• These recommendations follow similar recommendations from the 13th and 14th finance commissions, which also advocated the establishment of independent fiscal agencies to review the government’s adherence to fiscal rules, and to provide independent assessments of budget proposals.
  • Given the growing demand for accurate and transparent fiscal statistics, the incoming government would do well to establish such a council, so that budget numbers meet with less scepticism than they do today

Present in 50 countries

  • According to the International Monetary Fund (IMF), about 50 countries around the world have established fiscal councils with varying degrees of success.
  • Abstracting from country-level differences, a fiscal council, at its core, is a permanent agency with a mandate to independently assess the government’s fiscal plans and projections against parameters of macroeconomic sustainability, and put out its findings in the public domain.
  • The expectation is that such an open scrutiny will keep the government on the straight and narrow path of fiscal virtue and hold it to account for any default.

Do we really need a fiscal council?

  • Sure, we do have a chronic problem of fiscal irresponsibility, but is a fiscal council the answer? Recall that back in 2003 when FRBM was enshrined into law, we thought of that as the magic cure for our fiscal ills.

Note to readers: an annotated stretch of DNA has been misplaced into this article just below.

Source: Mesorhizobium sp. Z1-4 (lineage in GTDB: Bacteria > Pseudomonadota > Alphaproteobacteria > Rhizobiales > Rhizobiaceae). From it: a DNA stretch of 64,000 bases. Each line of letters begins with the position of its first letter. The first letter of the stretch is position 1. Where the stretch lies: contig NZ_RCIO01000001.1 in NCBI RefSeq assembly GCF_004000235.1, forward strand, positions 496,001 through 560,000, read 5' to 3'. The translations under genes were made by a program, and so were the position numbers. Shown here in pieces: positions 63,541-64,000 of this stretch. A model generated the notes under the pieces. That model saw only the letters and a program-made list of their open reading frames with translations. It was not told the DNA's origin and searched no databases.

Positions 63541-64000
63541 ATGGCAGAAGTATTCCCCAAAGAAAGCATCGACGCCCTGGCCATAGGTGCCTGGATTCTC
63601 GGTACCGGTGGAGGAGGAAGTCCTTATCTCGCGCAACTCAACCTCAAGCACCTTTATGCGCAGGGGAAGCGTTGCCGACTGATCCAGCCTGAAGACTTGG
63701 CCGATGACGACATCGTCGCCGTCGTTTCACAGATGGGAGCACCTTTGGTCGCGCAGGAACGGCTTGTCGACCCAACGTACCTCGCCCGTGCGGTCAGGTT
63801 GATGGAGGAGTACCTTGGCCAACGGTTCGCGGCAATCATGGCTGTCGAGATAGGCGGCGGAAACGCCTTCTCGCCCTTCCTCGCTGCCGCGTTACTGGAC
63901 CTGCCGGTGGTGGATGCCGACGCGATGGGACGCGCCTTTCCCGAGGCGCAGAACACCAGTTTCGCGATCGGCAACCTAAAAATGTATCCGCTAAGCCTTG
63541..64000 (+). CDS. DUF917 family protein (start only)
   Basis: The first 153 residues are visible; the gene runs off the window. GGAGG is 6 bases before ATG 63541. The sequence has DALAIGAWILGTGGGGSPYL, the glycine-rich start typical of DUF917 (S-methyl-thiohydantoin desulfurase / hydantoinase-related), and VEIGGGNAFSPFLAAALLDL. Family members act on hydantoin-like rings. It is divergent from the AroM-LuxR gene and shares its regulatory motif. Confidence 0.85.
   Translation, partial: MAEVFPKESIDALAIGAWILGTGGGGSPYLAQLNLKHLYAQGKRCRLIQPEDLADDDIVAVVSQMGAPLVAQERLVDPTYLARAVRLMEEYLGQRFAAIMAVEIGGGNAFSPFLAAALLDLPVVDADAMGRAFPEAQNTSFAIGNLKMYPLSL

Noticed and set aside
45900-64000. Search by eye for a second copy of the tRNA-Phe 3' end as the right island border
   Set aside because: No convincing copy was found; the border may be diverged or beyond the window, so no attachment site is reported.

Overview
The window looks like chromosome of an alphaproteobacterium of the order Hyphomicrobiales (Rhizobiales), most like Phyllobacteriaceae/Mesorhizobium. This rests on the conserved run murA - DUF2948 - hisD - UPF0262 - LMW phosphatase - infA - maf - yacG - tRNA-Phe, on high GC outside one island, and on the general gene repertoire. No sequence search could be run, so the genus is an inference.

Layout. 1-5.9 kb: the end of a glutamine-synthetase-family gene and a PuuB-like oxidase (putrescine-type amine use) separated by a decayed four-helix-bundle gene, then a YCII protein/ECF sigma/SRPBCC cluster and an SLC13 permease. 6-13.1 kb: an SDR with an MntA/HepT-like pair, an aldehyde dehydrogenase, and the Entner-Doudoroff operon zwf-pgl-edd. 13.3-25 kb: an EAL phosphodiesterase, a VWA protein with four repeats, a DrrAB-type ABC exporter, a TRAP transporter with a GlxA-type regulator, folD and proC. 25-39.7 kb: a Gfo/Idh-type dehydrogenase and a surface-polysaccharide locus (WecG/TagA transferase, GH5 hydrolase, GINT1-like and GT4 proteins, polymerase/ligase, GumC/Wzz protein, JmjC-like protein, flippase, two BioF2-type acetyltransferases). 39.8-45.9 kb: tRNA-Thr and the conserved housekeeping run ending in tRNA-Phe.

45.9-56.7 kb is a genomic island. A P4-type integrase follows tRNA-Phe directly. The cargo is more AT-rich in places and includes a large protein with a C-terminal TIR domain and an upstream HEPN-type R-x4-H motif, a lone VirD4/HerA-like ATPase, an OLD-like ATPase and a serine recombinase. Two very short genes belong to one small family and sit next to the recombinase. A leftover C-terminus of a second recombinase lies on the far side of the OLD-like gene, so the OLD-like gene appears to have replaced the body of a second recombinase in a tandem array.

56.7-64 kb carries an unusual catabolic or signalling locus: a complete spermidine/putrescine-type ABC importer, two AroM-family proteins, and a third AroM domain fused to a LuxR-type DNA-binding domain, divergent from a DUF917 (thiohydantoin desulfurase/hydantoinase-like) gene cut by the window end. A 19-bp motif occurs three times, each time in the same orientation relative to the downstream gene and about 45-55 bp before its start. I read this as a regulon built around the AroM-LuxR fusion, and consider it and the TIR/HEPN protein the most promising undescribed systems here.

• The FRBM enjoins the government to conform to pre-set fiscal targets, and in the event of failure to do so, to explain the reasons for deviation. The government is also required to submit to Parliament a ‘Fiscal Policy Strategy Statement’ (FPSS) to demonstrate the credibility of its fiscal stance. Yet, seldom have we heard an in-depth discussion in Parliament on the government’s fiscal stance; in fact the submission of the FPSS often passes off without even much notice.
  • If the problem clearly is lack of demand for accountability, how will another instrumentality such as a fiscal council for supply of accountability be a solution? It can be argued that a fiscal council will in fact be a solution because it will give an independent and expert assessment of the government’s fiscal stance, and thereby aid an informed debate in Parliament. A fair point, but do we need an elaborate permanent body with an extensive mandate for this task?

The council’s mandate